Music review: The RSNO & Nikolai Lugansky

Nikolai Lugansky PIC: Marco Borggreve
Nikolai Lugansky PIC: Marco Borggreve
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This RSNO programme, directed by Norwegian conductor Eivind Gullberg Jensen, was a sweeping and gripping expression of the ambiguities facing early 20th century Russian composers.

The RSNO / Eivind Gullberg Jensen ****

Usher Hall, Edinburgh

Liadov’s The Enchanted Lake of 1909, a sweet but innocuous expression of musical contentment, speaks of old Imperial days. Jensen played on its merits, those fairytale frissons of texture that colour in the predominantly bland, self-satisfied orchestral canvas.

Nothing so complacent in pianist Nikolai Lugansky, as he meted out the burlesque irony – surely a musical manifestation of Soviet brutalism – of Prokofiev’s 1930s Piano Concerto No 5. There was stinging barbarity in the Russian’s performance, making those few jewelled glimpses of gentler humanity ones to truly savour.

After the interval, another Prokofiev concerto, this time the bigger-hearted, more openly lustrous, but no less attitudinal Concerto No 1 of 1912. And once again, the engaging directness of Lugansky’s needle-sharp playing imbued its pages with feverish electricity and dazzling, unstoppable momentum.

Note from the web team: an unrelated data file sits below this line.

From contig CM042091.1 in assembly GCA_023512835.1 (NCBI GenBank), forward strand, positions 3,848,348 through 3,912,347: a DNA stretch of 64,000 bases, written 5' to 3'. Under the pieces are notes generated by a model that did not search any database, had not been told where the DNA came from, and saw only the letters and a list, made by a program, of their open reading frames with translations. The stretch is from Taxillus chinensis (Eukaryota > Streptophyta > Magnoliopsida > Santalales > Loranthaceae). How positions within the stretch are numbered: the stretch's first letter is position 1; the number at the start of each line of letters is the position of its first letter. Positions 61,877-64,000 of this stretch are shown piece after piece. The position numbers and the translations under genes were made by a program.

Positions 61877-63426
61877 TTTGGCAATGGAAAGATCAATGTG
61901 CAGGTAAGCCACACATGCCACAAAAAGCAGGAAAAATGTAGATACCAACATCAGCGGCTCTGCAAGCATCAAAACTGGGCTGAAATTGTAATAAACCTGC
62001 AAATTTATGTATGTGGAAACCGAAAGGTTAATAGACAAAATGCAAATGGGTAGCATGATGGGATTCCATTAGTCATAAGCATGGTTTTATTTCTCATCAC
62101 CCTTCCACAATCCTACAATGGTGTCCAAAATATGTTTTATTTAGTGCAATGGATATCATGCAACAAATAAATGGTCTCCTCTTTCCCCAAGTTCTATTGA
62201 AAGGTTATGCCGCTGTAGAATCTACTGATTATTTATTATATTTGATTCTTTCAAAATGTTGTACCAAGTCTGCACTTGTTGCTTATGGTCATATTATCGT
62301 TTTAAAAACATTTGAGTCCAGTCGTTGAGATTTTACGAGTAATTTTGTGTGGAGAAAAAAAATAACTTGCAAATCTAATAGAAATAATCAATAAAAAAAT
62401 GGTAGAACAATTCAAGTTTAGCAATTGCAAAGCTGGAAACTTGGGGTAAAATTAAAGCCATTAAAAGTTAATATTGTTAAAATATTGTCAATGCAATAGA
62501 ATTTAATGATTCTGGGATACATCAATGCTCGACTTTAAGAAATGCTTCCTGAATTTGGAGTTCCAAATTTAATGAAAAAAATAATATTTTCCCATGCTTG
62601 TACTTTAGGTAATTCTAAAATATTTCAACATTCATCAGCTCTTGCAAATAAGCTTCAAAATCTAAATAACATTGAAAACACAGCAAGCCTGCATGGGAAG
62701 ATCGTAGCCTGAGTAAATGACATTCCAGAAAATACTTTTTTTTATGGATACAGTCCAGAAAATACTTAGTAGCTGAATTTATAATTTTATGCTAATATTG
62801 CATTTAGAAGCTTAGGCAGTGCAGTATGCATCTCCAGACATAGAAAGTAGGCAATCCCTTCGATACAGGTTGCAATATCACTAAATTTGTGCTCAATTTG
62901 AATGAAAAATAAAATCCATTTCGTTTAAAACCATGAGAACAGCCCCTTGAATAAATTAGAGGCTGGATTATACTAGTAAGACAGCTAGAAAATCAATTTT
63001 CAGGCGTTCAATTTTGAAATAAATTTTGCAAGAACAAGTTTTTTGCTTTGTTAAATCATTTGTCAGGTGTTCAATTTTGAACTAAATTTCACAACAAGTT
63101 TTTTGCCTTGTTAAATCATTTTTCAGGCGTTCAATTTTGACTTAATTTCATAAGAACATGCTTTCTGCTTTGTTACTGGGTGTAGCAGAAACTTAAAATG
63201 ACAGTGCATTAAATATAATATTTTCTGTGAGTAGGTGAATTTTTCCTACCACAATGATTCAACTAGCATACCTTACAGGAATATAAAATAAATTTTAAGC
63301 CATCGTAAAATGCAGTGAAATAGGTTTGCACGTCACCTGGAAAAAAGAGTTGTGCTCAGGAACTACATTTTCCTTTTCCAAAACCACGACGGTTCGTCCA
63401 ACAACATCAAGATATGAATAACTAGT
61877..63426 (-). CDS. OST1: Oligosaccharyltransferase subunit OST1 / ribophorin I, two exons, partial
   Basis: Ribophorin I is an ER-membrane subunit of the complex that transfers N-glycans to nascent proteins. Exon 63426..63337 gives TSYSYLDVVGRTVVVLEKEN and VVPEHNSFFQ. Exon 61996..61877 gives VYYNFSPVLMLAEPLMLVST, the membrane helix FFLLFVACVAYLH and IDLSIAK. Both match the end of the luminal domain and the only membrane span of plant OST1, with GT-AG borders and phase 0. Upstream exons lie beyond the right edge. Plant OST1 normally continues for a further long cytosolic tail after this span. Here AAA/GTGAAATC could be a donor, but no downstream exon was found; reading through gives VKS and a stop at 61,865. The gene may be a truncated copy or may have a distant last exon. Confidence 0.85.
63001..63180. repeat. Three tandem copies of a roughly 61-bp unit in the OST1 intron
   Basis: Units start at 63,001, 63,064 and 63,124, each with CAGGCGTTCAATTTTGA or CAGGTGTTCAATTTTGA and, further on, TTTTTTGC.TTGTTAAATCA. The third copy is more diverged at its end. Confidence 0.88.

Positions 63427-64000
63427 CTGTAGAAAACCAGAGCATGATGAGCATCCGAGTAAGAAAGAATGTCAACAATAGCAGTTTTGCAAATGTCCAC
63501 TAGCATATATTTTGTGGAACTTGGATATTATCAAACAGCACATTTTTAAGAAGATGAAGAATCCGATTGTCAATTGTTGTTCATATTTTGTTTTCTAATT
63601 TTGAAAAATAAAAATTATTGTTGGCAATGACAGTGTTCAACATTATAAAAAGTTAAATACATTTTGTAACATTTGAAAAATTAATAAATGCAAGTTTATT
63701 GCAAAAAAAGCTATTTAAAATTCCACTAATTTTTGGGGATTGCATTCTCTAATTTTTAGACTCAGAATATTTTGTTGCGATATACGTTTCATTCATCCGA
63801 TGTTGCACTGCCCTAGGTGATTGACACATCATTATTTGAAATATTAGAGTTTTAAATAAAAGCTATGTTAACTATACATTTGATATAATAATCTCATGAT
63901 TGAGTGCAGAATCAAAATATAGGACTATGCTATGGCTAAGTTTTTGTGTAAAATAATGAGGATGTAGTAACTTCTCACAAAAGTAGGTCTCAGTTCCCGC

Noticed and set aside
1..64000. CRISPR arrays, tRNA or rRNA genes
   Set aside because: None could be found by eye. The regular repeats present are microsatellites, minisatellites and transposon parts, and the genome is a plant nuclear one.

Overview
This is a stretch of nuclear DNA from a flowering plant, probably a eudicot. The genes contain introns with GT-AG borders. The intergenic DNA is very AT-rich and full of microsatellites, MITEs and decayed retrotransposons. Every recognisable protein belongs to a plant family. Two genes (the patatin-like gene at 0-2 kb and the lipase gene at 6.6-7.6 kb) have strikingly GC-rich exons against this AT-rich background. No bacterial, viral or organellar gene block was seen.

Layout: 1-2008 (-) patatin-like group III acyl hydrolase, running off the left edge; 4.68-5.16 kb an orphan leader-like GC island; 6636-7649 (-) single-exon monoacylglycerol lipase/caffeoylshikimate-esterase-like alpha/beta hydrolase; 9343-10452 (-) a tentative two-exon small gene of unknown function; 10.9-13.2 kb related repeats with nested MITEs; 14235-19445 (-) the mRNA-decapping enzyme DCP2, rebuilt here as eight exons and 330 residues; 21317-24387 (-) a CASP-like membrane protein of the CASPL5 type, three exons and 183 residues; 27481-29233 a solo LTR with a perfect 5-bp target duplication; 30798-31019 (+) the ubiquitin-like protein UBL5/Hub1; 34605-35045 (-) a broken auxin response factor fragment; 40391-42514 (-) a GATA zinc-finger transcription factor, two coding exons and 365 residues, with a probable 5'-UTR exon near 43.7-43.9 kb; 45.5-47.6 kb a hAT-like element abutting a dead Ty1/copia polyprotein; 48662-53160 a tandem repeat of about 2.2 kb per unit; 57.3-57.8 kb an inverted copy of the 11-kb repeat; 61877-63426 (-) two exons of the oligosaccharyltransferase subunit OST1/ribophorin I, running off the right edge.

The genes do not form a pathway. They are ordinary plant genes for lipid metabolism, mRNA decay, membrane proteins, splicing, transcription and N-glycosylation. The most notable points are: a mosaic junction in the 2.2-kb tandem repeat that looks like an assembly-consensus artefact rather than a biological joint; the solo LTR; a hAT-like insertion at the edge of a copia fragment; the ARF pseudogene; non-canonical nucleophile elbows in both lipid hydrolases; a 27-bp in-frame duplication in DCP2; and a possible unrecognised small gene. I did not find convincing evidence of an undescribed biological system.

Hearing both concertos in close proximity gave pause for thought on the progressive mindset of Russian artists in response to unrest, revolution and cultural oppression.

Rachmaninov never returned to Russia after leaving in 1917. His Third Symphony of 1936 is as much an affirmation of his affection for America – the high-calorie Hollywood-style main theme – as the feisty spirit of Russian dance that ignites its finale.

Jensen’s reading was fluid, expressive and effusive, despite his tendency to micromanage. A wholesome summation, though, to a thoughtful programme.